Feb 10 2017

4 Steps for Implementing Collaboration Tools Within Government

Like any organization, state and local governments are always looking for solutions to improve communication between teams, departments and other agencies. And more sophisticated workflows make mastering newer collaboration tools more important than ever.

“Productivity today is centered on conversations, whether it’s a quick instant message, an impromptu phone call or a meeting with voice, video and content sharing,” explains Mike Donlan, vice president of Microsoft’s U.S. state and local government business.

For IT leaders, enabling those conversations starts with implementing the right tools.

King County (Wash.) CIO Bill Kehoe, for example, rolled out Skype for Business, Microsoft SharePoint and Microsoft Office 365 for Government five years ago to help county employees connect and collaborate.

“We’ve seen a tremendous increase in staff productivity and savings from not having to travel to and from meetings — and there are thousands of meetings that occur over a month’s time,” he says.

Beyond driving productivity and streamlining operations, collaboration tools like those used in King County can significantly cut expenses.

In Orlando, Fla., for instance, the 9th Judicial Circuit Court saved $200,000 in interpreter costs across its 70 courtrooms by providing video interpretation services via Cisco Systems TelePresence equipment.

And, according to an interview with former state CIO Flint Waters, Wyoming racked up $1 million in estimated savings after replacing its email systems with Google Apps. The state then cut another $1 million or more in storage costs by adopting Google Drive.

While the potential benefits are impressive, simply placing collaboration tools in workers’ hands won’t produce results. Government technology experts recommend following a strategic plan that includes these best practices:

1. Purchase with the Future in Mind

When Kehoe began his countywide technology rollout five years ago, it wasn’t enough for him to find tools that met the county’s collaboration needs at the time; he also had to keep an eye on the horizon.

“We make sure we’re following our strategic plan and our strategic goals and looking to the future, so we’re not having to go back and ask for additional investment in a few years to go to a new product,” he explains.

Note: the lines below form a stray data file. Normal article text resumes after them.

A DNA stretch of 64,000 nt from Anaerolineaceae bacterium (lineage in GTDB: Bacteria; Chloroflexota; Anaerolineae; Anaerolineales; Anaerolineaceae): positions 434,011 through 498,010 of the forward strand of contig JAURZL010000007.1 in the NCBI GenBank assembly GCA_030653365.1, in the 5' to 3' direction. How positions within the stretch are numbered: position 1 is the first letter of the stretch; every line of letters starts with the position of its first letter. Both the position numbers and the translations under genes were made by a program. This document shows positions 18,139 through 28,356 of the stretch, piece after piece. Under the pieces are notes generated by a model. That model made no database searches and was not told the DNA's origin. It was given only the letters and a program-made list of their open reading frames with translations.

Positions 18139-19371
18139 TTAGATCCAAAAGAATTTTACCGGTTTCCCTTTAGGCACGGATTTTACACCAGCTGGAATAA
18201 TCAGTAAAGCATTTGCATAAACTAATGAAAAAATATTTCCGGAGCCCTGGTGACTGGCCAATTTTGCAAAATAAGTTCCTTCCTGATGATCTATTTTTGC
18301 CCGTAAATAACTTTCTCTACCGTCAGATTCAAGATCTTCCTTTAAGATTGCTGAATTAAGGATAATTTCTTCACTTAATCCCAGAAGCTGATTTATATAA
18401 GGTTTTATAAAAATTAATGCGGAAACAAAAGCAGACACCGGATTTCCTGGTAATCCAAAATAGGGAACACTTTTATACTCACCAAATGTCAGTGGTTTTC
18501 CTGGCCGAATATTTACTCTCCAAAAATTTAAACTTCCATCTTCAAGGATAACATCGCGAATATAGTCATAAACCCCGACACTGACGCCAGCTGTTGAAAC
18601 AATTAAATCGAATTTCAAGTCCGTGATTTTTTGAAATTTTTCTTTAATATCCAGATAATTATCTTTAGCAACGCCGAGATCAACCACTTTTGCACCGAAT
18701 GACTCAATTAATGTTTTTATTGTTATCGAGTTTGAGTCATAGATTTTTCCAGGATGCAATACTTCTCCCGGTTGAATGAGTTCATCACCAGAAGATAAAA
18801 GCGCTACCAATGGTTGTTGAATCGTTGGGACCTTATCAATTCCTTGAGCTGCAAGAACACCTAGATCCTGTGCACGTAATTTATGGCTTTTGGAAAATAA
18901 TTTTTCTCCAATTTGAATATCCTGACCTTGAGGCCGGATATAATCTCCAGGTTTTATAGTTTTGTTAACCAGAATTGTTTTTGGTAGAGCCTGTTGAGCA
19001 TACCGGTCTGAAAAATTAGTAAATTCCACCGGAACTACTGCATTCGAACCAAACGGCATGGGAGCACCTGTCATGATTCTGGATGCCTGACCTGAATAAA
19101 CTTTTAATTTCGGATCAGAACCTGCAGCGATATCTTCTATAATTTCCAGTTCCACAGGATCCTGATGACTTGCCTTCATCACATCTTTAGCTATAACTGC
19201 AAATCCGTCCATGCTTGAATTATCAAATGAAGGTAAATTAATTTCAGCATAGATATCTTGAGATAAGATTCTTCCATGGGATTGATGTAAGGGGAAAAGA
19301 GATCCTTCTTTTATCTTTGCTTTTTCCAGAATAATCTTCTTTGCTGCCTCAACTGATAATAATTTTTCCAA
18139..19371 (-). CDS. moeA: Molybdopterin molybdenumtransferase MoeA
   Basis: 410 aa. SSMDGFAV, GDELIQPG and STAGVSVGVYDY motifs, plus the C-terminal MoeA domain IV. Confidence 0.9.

Kehoe recommends that state and local governments follow a similar approach by implementing sustainable collaboration platforms that can be upgraded constantly.

2. Stick with a Single Vendor

Mark Bowker, senior analyst at Enterprise Strategy Group, says a tactic he’s seen governments employ successfully is to rely on just one technology company to address most or all of collaboration needs, including software, hardware and security.

Bowker says opting for this simple, single-vendor model over a multivendor solution can save governments both time and money.

“Really, that is very beneficial,” he says. “It makes it easier from a buying perspective, overall implementation and an ongoing maintenance perspective.”

3. Practice Change Management

Because today’s powerful collaboration solutions often bear little resemblance to incumbent tools, technology rollouts are likely to meet resistance.

“Workers don’t always understand the capabilities of some of these new tools and how they can help them,” Kehoe says.

He recommends that leaders take time up front to understand employees’ needs so they can help state and local workers envision the ways new technologies will improve workflows.

“Don’t underestimate the change management piece of implementation,” Kehoe adds.

4. Offer Ample Training

Waters, who now works as a government technical account manager for Google, says his public-sector clients often create an in-house support network to ensure successful implementations.

“They identify go-to experts within the organization to champion the rollouts and serve as embedded resources,” he says.

Kehoe recommends that state and local governments also couple traditional in-person instruction with on-demand training opportunities for employees who are pressed for time. When deploying SharePoint in King County, Kehoe’s team created three- to five-minute refresher videos discussing the application’s features; the videos were extremely popular, Kehoe says.

Although producing such resources can take a lot of time and attention, the effort pays off if state and local employees begin to feel at ease using the new collaboration solution.

“If they’re not comfortable, they won’t use it,” Kehoe says about the alternative. “And that’s the worst scenario of all.”


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